While I concede that slavery, segregation and the legal constraints to minority advancement were labeled illegal long ago, I also question how much of the old power structure still remains in effect and what role does it play in disenfranchisement? Do we as a society bear some responsibility towards helping to raise those who live in the direst of situations out of those situations?
It has been said a chain is only as strong as it's weakest link. If that is true, how strong is a society where in some areas of a city there is unemployment at near two or three times as great as other parts of the country, there is homelessness that is rampant and there is no hope in the community? Do communities like these make our cities, and by default our country a weaker place?
I think that, even though very few of us had anything to do with slavery or segregation, we should show empathy towards those of our society where there is no viable way of supporting a family. When you live in a city where there are literally thousands of people living in a few block radius, and there are a few stores in that area, where are the residents supposed to find gainful employment? What are you supposed to do when you can't find work in your area, have no means to move to a new area, and have a family to support? It's been said that crime doesn't pay, but that's not necessarily true. There is a billion dollar drug trade that exists and unfortunately this is a viable way to make money when there is no real economic development in your area. You go where you can eat, and if you need to eat then you will try to find food, it's a basic human need.
I don't wish to discount what has been done as well. There has been a very bright light shined in some of these areas as a result of these high profile cases, with many individuals with large platforms taking the time to speak out about these issues and make it known that they stand with many of those who are downtrodden and who are hurting. I contend that we should do more to change attitudes on a large scale.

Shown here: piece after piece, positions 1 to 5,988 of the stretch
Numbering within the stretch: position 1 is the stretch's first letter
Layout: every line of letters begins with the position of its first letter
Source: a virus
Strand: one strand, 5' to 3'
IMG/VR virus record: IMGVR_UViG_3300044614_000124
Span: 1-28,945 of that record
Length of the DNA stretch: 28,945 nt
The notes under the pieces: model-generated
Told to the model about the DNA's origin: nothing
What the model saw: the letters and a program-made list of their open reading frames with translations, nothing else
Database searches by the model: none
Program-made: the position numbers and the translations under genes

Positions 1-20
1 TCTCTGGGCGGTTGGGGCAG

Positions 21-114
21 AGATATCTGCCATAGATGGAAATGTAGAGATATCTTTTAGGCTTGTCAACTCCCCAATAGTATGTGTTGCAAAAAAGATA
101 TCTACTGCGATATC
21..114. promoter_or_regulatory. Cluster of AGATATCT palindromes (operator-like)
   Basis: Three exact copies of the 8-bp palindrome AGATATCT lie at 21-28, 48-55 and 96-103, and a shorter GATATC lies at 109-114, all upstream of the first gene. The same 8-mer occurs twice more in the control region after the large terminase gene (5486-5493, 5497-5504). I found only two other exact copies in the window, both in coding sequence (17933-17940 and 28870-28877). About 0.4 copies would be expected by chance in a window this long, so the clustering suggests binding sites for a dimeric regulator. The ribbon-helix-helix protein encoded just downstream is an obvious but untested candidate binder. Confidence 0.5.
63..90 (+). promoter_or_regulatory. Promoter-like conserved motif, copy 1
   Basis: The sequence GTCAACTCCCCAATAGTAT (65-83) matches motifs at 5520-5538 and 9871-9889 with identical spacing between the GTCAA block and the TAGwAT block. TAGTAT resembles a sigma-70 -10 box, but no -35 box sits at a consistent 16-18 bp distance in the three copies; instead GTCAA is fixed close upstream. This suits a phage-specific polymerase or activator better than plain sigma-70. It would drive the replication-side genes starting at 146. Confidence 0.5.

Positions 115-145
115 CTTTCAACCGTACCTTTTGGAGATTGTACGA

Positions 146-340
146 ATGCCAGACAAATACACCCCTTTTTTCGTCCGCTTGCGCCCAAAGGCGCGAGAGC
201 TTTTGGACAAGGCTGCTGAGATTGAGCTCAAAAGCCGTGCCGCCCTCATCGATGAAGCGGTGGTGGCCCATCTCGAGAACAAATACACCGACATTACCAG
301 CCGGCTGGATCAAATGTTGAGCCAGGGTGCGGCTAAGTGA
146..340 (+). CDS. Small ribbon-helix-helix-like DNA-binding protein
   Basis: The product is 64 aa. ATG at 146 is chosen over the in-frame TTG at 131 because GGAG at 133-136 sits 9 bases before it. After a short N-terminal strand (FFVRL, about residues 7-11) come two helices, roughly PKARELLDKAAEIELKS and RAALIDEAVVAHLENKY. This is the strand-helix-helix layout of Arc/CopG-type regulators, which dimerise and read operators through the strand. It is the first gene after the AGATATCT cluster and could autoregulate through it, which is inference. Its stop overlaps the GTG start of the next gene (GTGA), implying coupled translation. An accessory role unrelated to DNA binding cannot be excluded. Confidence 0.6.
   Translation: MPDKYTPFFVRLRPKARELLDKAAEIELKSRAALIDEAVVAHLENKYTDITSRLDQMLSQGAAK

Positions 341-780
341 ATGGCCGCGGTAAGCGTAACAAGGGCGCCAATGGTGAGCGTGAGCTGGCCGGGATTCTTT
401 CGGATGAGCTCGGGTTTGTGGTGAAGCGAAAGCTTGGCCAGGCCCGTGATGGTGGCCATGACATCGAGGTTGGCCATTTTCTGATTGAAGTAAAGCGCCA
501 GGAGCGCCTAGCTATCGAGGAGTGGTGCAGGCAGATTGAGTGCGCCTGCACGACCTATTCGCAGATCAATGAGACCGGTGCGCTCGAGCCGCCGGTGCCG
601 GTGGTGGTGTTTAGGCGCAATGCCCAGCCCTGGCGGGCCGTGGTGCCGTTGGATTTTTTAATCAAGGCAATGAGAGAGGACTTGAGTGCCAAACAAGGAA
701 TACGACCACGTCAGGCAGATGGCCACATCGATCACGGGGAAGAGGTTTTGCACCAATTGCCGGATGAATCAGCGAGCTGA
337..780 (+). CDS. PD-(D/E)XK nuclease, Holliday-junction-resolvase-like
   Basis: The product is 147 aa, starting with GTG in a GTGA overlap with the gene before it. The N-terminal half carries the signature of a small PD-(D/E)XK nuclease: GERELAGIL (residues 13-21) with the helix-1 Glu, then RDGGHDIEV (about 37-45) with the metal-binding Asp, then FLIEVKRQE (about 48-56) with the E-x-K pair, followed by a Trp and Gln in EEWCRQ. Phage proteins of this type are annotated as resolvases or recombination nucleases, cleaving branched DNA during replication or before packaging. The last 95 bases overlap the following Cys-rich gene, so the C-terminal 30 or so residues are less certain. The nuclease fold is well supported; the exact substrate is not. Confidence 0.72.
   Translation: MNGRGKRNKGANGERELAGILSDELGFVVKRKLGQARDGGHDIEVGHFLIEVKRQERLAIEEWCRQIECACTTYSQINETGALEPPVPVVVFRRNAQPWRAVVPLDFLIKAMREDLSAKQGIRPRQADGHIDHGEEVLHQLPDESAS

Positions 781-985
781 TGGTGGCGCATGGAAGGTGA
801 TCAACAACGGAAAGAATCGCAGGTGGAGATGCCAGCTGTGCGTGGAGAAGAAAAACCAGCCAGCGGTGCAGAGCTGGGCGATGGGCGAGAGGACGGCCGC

Back to the Police
So now we go back to the police. One thing I've always said, the police work with the consent of the policed. If they don't have support from a community or the masses of the people, they can't perform their duties, indeed they are not a legitimate police force, but can become an occupying force. Even in a big city like New York City, the largest police force in the country, police are a small percentage of the people. If everyone in New York decided not to obey police officers then there is very little they could do except step aside. Indeed if they decided that they wanted to apprehend the police forces and do harm to them, it'd be very hard for the police to keep themselves safe.
This is why it's so disturbing to me to hear the police union representative in New York say they are on "wartime" status. What does this mean? Are they now going to go to war against the citizens they are supposed to be protecting? I have a sneaking suspicion that they mean they will become more aggressive towards those they consider the "criminal element," which translates in many cases to black and Latino communities.
Although perhaps not, since after the mayor and commissioner of police went to the hospital to console the families of the two officers, the police turned their backs on those two men. Perhaps their wartime rhetoric is directed against the citizens of New York as a whole. Can a smaller armed force win out against everyone in a city the size of New York?